This week, Julie Murray ruminates on what happens when copyright and teaching intersect – through the medium of a mural on a school wall.
Picture this: It’s the summer of 2013. Because she’s a schmuck, a Head of History is to be found in the empty corridors of a secondary school in the summer holiday. It’s quiet, it’s calm, no kids hurling themselves at walls, no staff members shepherding students to and fro.
The teacher is perched on a chair by the wall just outside her classroom. She wears grubby cords and a paint splattered t-shirt. She applies the last brush stroke and stands to survey the work. Her magnum opus is complete.
The lighting really sets it off doesn’t it? A map of History, showing the various ‘zones’ of the past, and the interlocking cultures and events of our world History.
Because I love validation, I put it on social media. ‘Great stuff’ people said, which was really thoroughly nice of them. But one wily friend went further: ‘You should copyright that,’ she whispered. ‘You should try and sell it to museums and companies and make millions!’ she tempted.
So, where to begin? Well in hindsight I’d totally ripped off the tube map so was I actually the copyright infringer rather than the copyright creator? That only later dawned on me. Instead, I emailed the Intellectual Property Office and a lovely man called Tom replied to me. He raised some points that I’d never considered before:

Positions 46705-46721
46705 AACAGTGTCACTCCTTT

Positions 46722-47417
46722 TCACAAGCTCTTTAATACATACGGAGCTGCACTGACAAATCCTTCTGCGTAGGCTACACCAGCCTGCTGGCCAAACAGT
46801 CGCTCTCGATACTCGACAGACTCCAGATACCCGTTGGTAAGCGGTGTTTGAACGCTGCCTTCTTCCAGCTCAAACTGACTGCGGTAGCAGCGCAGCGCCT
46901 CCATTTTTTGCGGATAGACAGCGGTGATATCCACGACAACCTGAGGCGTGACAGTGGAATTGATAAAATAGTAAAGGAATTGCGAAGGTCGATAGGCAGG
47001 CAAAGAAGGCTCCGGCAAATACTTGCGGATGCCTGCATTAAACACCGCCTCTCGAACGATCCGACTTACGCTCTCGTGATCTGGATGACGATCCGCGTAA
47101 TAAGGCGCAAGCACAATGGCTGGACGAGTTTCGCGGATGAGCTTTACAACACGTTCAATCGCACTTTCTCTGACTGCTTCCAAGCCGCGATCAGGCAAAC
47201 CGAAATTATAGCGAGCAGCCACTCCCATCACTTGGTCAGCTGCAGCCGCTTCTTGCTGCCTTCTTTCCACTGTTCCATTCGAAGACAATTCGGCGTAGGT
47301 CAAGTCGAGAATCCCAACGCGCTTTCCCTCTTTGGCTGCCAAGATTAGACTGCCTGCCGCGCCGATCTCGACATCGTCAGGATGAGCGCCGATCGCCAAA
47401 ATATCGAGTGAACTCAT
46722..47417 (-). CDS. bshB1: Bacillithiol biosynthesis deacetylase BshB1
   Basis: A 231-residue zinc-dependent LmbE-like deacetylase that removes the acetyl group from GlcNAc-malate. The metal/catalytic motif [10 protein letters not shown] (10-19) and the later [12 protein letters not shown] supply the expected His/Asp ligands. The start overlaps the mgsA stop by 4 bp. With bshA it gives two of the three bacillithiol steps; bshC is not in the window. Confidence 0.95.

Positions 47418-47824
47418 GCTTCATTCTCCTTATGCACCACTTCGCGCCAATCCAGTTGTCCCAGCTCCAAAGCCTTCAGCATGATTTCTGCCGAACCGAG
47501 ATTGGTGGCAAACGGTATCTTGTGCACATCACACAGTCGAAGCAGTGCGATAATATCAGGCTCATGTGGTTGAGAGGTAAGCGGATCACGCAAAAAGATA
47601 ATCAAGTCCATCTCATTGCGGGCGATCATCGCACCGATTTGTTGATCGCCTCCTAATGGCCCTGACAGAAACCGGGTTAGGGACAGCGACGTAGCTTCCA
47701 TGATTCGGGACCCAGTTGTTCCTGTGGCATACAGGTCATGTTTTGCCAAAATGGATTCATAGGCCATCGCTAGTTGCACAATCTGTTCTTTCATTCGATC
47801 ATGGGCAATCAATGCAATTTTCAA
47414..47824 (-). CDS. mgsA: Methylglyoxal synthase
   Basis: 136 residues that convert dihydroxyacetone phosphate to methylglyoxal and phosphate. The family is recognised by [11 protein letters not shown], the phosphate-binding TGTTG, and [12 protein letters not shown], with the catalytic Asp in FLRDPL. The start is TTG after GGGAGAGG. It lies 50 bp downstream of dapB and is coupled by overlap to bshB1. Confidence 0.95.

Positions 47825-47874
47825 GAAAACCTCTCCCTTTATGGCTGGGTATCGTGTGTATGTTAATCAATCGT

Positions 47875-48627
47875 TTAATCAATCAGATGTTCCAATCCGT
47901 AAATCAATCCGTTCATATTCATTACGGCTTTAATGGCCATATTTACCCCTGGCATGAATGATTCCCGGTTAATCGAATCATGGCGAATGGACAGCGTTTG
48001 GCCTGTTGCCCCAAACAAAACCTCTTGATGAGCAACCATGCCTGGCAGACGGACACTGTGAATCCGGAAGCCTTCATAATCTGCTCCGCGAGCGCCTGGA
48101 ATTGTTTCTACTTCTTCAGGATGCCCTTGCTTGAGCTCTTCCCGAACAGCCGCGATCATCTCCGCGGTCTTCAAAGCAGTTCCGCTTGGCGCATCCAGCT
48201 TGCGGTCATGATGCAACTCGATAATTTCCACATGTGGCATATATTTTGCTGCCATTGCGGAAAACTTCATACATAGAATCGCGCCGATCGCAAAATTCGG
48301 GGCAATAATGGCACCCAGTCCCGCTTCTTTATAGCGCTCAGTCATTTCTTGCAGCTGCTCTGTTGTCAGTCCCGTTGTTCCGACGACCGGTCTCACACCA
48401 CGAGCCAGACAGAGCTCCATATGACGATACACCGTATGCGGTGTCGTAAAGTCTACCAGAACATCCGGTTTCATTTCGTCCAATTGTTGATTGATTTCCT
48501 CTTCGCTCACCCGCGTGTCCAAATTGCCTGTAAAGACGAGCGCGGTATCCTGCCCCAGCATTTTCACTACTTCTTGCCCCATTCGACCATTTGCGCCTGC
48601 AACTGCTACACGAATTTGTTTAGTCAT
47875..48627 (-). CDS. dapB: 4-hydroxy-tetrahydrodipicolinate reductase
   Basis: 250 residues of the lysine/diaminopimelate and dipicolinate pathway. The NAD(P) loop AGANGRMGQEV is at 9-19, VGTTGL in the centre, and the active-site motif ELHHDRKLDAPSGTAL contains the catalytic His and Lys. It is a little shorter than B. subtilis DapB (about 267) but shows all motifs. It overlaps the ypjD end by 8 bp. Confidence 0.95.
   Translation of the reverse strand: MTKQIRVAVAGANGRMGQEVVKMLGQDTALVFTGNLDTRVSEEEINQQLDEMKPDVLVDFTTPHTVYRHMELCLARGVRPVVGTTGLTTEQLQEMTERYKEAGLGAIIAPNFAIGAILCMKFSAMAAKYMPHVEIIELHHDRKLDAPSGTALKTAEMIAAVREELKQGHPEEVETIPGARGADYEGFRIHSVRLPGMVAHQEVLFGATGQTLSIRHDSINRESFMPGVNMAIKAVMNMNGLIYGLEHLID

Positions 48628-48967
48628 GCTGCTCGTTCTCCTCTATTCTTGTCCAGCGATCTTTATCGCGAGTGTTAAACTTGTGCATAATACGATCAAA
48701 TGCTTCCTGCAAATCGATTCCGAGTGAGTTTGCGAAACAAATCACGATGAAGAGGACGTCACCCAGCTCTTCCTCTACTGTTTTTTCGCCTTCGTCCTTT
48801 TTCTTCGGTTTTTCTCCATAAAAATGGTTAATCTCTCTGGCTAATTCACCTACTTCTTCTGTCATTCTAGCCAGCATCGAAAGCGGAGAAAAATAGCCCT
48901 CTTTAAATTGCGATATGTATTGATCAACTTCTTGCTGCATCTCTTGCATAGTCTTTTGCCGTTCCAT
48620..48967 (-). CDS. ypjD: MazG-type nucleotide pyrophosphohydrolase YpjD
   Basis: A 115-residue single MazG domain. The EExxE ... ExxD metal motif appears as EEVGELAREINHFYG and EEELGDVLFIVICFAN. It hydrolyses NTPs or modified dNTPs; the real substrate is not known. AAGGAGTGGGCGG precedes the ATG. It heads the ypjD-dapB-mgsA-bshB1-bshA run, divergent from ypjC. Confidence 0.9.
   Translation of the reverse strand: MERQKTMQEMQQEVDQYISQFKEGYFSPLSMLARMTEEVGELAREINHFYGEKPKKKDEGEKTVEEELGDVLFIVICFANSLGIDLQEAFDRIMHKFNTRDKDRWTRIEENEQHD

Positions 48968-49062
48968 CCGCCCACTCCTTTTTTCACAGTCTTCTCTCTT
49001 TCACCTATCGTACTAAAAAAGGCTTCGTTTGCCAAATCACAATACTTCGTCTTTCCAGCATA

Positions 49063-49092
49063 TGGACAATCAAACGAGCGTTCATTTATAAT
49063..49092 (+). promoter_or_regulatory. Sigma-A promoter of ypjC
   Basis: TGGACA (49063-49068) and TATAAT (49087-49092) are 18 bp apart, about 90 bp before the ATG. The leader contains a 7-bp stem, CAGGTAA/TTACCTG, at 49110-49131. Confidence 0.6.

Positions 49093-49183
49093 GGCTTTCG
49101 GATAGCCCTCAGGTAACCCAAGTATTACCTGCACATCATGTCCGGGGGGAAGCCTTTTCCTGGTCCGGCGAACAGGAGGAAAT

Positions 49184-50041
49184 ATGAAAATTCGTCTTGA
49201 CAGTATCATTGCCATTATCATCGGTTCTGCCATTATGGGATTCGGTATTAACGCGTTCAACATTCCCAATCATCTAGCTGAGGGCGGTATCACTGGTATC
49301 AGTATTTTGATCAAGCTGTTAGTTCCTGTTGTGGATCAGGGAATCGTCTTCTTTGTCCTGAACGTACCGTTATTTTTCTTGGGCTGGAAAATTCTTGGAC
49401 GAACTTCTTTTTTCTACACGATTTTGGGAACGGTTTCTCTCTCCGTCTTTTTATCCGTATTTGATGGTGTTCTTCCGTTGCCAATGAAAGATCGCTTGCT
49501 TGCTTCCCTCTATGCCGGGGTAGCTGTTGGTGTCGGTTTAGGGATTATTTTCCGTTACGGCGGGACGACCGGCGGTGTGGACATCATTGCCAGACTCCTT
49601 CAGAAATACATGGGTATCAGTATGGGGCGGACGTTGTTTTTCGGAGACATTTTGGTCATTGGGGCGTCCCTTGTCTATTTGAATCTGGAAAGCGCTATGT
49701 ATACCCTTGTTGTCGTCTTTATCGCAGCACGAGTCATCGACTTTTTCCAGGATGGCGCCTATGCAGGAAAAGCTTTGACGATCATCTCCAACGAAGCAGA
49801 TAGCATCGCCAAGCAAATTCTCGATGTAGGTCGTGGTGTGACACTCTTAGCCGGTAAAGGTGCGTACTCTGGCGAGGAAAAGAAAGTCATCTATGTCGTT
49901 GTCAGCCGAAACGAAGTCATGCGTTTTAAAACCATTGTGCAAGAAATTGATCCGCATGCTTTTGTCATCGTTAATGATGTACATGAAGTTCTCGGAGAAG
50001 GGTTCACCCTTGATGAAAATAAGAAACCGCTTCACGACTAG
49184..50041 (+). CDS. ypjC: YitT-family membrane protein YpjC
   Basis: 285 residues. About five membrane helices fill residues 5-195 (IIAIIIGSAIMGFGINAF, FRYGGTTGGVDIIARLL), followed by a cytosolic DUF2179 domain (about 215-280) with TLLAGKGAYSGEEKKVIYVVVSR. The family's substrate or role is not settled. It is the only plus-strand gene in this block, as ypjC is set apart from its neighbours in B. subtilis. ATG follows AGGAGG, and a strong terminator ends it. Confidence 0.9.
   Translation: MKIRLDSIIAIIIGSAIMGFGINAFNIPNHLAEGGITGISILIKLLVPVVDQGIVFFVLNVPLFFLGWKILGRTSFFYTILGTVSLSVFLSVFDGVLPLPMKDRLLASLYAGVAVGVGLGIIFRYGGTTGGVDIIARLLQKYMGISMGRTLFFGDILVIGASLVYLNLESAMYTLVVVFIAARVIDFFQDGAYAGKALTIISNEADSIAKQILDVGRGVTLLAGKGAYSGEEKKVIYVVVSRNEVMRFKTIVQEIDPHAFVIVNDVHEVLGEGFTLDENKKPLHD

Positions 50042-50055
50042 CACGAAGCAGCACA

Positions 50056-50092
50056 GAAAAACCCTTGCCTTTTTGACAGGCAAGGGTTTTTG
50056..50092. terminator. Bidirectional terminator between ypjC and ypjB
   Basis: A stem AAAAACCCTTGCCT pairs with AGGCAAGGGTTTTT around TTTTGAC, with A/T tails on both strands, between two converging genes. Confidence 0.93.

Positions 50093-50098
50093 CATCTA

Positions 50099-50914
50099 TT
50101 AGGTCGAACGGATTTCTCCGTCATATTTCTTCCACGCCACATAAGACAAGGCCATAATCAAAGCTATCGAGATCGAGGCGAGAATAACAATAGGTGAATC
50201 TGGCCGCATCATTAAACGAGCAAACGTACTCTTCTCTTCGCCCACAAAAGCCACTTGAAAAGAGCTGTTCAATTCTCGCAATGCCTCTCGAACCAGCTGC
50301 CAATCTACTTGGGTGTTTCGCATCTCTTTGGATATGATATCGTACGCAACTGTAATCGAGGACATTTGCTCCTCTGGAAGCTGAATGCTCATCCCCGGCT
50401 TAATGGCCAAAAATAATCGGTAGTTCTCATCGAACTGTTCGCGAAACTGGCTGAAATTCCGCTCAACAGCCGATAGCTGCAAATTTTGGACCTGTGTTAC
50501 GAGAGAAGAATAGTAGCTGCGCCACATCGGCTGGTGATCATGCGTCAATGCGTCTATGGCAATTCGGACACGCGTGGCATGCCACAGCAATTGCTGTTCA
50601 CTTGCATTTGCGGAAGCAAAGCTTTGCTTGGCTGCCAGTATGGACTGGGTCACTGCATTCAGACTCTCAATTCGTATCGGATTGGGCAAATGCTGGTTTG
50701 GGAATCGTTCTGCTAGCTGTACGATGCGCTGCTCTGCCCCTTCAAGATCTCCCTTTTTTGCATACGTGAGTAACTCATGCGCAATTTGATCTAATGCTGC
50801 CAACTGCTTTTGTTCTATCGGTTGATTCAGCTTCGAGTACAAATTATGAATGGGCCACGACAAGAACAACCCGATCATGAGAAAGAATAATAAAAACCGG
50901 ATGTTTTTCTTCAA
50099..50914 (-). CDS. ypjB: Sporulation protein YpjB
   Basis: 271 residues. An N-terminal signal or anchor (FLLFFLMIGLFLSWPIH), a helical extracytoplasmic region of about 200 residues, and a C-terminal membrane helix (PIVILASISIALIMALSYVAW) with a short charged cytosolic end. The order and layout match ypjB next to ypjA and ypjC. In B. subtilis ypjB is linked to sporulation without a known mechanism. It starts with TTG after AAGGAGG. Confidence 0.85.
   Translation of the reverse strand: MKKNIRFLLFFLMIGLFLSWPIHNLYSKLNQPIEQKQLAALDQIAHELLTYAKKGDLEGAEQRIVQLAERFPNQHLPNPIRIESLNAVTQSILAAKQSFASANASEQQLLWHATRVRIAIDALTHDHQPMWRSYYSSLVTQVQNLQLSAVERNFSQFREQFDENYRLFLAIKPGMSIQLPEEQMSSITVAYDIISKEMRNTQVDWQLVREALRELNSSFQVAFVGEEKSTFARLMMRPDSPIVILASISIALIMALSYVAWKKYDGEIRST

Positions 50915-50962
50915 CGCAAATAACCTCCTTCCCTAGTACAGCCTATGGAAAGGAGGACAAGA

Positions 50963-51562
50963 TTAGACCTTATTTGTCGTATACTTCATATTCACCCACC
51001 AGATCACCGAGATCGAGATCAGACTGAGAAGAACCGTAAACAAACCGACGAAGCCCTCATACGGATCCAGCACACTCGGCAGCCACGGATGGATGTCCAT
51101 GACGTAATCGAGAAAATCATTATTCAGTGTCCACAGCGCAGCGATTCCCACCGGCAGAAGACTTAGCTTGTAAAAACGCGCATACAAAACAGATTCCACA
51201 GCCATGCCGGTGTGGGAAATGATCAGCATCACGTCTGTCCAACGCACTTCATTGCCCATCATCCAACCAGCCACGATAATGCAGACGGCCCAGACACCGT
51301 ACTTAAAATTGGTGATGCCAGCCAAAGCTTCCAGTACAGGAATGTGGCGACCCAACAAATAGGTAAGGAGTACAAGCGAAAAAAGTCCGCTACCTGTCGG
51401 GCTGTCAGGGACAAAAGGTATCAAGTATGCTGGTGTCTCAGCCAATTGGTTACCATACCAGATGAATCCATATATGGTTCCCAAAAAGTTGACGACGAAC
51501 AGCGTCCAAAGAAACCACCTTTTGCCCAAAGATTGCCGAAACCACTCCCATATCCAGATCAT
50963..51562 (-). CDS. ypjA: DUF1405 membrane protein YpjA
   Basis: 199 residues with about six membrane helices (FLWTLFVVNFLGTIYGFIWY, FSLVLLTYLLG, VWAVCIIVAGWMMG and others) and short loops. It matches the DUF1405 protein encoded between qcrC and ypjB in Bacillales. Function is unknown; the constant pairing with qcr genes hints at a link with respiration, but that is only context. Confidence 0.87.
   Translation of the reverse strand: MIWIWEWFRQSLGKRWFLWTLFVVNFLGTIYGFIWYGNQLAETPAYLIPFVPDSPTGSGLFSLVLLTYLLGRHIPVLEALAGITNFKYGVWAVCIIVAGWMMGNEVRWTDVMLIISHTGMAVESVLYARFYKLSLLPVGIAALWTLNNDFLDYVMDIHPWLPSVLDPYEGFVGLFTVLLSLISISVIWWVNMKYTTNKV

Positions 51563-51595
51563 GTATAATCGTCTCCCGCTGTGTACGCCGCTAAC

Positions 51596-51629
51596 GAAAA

- Copyright is automatic, so there was no need to ‘register’ this design
- To prove that I was the originator, I should make copies and post them to myself via special delivery (the unopened envelope still sits on my bookshelf).
- I had made this in the course of employment. Normally any rights belong to the employer, not the employee. This mural that I’d spent weeks on might not even really be mine.
It was an interesting brush (ha ha!) with copyright. There was no resolution per se – sorry. I’d emailed TFL and a couple of publishers without any success (nor, indeed, reply now that I come to think of it), but that was fine. I’d enjoyed doing it for the sake of it, and it was nice to see the odd kid staring up at it as they queued outside my classroom. But since then it has made me more conscious of what I create, for what purpose and where – ultimately – the rights to it sit. I struggle to imagine any school that would really enforce their rights in this respect, but nevertheless, if I don’t ‘own’ the creation, am I really in a position to sell it or benefit from it?
It’s all academic now anyway. Years of bags and bodies bouncing off the wall had taken their toll and the premises manager didn’t have the stomach to paint round the mural. It was painted over earlier this year. Ultimately a layer of emulsion owns it.
Editor's note: The London Underground map is protected by copyright. As such, if you were inspired by this post and would like to create something similar yourself, you are advised to contact TfL first.
About the author
Julie Murray is Education Licences Manager at CLA, which means she trains and educates licencees in schools, further and higher education institutions about CLA licences and how they fit in to the wider world of copyright. Prior to working at CLA, Julie was Head of History and Politics at an 11-18 comprehensive in London.